Blogging about it

I was standing at the bar with the head of the department after he delivered a particularly under-prepared seminar to students. It was customary to go to the pub afterwards and whoever had delivered the seminar would usually join. His phone had kept going off during the seminar, making him agitated, but not really impacting the quality of what was being delivered.

After the seminar, and despite having only just met him the academic showed no restraint in proceeding in my presence to argue strongly on the phone to the person responsible for the offending and mistimed messages. Once ending the phone call he began to complain bitterly to me about his annoyance with the person. When I asked who he was talking about, because it felt like there was little option left for me but to engage, he spat out with venom that it was his wife, and that she knew he was teaching that afternoon and had shown a vagrant disregard for his schedule. I suggested helpfully that perhaps he could apologise to his wife for his unjustified outrage. He stopped and stared at me for a full second in a manner that seemed to be full of disgust, and then proceeded to say, “You’d be the kind of person that would apologise, but I never do.” This suggestion of inferiority left me feeling very uncomfortable. What had I done or said in the five minutes of standing with him that made him judge that I was ‘weak’? Why did he care so little as to what I may have thought of his behaviour? What I hated about this moment, just as much as the sexism of what he insinuated, was the feeling of powerlessness, that I couldn’t tell him how this behaviour towards his partner in front of a stranger, and his blatant disrespect for me during the entire event made me feel sick. That I couldn’t refuse to engage because he was the head of the department that I was now stuck with. That I had to get along with him, that I couldn’t call his behaviour unacceptable.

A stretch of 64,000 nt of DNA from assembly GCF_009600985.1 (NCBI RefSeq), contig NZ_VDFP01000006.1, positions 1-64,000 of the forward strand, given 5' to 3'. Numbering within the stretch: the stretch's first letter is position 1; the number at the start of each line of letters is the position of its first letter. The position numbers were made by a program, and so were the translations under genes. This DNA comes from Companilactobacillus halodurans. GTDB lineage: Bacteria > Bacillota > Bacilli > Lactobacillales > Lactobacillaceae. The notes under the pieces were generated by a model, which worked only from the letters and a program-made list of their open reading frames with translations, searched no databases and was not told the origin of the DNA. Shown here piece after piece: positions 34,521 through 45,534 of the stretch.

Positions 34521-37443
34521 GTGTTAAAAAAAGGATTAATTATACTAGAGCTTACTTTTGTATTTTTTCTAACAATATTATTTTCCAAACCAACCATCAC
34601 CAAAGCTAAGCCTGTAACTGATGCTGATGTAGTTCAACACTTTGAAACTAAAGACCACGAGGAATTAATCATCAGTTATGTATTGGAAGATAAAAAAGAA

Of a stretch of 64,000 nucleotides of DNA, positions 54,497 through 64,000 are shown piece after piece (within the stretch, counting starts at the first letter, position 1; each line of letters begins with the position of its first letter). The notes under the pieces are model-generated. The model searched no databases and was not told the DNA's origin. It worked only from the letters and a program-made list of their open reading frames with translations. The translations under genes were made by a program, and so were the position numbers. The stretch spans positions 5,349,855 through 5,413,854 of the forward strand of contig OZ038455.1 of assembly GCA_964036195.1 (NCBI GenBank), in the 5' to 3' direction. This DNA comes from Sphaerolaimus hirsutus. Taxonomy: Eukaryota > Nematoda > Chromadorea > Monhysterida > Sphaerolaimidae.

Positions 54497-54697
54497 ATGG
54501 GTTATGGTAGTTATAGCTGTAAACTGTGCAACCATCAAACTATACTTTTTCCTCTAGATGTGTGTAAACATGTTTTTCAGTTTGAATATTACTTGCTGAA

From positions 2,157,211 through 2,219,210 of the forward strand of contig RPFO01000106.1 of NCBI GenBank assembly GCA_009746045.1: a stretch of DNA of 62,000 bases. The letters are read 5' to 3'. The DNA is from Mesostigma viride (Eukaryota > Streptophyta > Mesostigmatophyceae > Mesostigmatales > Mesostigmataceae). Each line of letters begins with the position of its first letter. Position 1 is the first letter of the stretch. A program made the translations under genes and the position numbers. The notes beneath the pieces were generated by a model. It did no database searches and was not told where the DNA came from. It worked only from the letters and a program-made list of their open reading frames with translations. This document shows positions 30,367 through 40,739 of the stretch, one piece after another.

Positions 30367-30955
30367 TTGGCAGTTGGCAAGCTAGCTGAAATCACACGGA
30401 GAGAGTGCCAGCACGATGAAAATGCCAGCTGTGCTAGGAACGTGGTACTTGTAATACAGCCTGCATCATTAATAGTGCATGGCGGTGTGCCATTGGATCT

Having seen him on numerous occasions at university and finally several years later going to meeting in his office he opened the door and looked at me as if for the first time, asking “Have we met before?” This encounter after the seminar had been etched in my mind since then, and yet was clearly never thought of again by him. I hadn’t felt noticed when he spoke to me, and this moment standing in the door to his office confirmed it. As I was quick to discover, this would turn out to be the same academic who condoned sexual harassment of students and staff members in his department, who systematically ignored multiple complaints by female students over many years, who joked about poor staff member performance, and who wasn’t worried about what students thought as long as they weren’t blogging about it. Well perhaps it’s now time to become a little worried.

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